I hope, in order to understand what follows, you don’t need to have read William Gibson’s “The Peripheral” or watched the streaming TV adaptation on Amazon Prime.
I read the novel nine years ago, when it was first published. Loved it, wrote a review on Goodreads, posted same here on the blog. My book club selected it as a monthly read a few years later; thinking it was still fresh in my memory I didn’t bother to re-read it, but took part in the group discussion. Earlier this year, I watched the television version, which came out in weekly installments. Because it’s a complicated science fiction story with lots of head-spinning ideas, I thought it would be worth a second watch and reading, which I’m doing now.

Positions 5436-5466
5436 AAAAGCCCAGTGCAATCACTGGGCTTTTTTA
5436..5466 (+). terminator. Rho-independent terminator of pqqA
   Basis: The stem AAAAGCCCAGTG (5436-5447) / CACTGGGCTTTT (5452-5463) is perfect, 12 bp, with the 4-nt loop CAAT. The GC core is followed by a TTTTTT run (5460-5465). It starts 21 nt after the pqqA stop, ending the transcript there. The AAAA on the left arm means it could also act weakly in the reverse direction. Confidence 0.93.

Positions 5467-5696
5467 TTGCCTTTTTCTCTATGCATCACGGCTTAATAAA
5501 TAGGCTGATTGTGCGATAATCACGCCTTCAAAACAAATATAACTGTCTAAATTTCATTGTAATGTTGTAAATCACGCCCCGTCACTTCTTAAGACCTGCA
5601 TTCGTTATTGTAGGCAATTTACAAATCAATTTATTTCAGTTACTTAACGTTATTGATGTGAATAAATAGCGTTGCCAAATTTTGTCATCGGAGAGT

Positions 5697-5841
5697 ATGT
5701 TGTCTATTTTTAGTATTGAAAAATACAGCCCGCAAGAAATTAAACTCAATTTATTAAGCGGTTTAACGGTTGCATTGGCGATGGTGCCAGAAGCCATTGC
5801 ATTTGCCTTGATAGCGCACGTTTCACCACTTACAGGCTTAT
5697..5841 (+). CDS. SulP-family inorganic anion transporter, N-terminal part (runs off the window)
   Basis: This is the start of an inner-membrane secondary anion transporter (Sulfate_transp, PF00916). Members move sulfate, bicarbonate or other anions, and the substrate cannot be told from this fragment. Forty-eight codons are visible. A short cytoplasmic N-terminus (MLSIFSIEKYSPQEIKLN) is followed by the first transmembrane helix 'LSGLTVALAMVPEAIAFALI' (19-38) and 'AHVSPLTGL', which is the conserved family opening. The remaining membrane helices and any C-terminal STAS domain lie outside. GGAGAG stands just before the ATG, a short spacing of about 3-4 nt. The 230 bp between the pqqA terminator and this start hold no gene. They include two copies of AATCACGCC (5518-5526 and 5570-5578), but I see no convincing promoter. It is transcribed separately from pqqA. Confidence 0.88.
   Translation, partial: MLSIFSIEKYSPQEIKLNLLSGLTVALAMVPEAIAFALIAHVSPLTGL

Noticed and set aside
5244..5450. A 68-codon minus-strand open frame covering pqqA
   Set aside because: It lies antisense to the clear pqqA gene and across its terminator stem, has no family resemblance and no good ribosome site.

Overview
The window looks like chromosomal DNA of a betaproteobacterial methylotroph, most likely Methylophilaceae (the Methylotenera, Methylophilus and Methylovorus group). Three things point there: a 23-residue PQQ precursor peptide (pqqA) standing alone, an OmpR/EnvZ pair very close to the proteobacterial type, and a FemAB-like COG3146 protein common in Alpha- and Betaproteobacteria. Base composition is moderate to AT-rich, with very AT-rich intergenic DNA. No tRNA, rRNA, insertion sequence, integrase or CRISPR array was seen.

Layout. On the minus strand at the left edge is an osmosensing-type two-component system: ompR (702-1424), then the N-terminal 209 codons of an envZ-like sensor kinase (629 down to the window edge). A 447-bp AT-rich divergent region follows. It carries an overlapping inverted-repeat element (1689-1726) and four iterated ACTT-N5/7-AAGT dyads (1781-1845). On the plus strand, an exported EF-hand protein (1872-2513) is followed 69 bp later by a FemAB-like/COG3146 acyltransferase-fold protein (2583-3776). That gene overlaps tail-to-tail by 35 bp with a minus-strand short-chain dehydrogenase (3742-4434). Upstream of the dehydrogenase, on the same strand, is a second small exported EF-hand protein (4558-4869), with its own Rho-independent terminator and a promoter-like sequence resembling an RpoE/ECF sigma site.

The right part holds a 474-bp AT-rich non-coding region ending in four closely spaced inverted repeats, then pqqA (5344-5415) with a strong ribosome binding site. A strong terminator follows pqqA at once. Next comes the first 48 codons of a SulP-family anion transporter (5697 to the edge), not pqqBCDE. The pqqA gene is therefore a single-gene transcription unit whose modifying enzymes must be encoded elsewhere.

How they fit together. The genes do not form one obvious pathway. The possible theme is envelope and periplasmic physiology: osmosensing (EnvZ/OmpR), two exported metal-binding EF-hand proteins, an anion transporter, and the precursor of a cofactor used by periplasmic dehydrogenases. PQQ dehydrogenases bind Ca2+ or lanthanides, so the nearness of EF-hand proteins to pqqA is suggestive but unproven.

As noted, when the TV version first aired, viewers had to wait a week between installments. Now that all eight episodes are out there, you can binge it over the course of a night or two, or, as I did the second time around, take eight days and watch one episode each night. Without the weekly gaps, I found the story easier to follow, and picked up on details and connections that had gone over my head the first time around.
So that was great, but then I started re-reading the book (I’m currently halfway through), and — wow — it’s like I’m reading it for the first time. And it’s amazingly good, even better than I remembered.
But it’s memory I want to talk about. Maybe not yours, but mine for sure. Because in my memory, the book differed from the TV adaptation in one key way, and I wondered why the book’s author was so publicly enthusiastic about the TV version, the producers having taken such a major liberty with his story.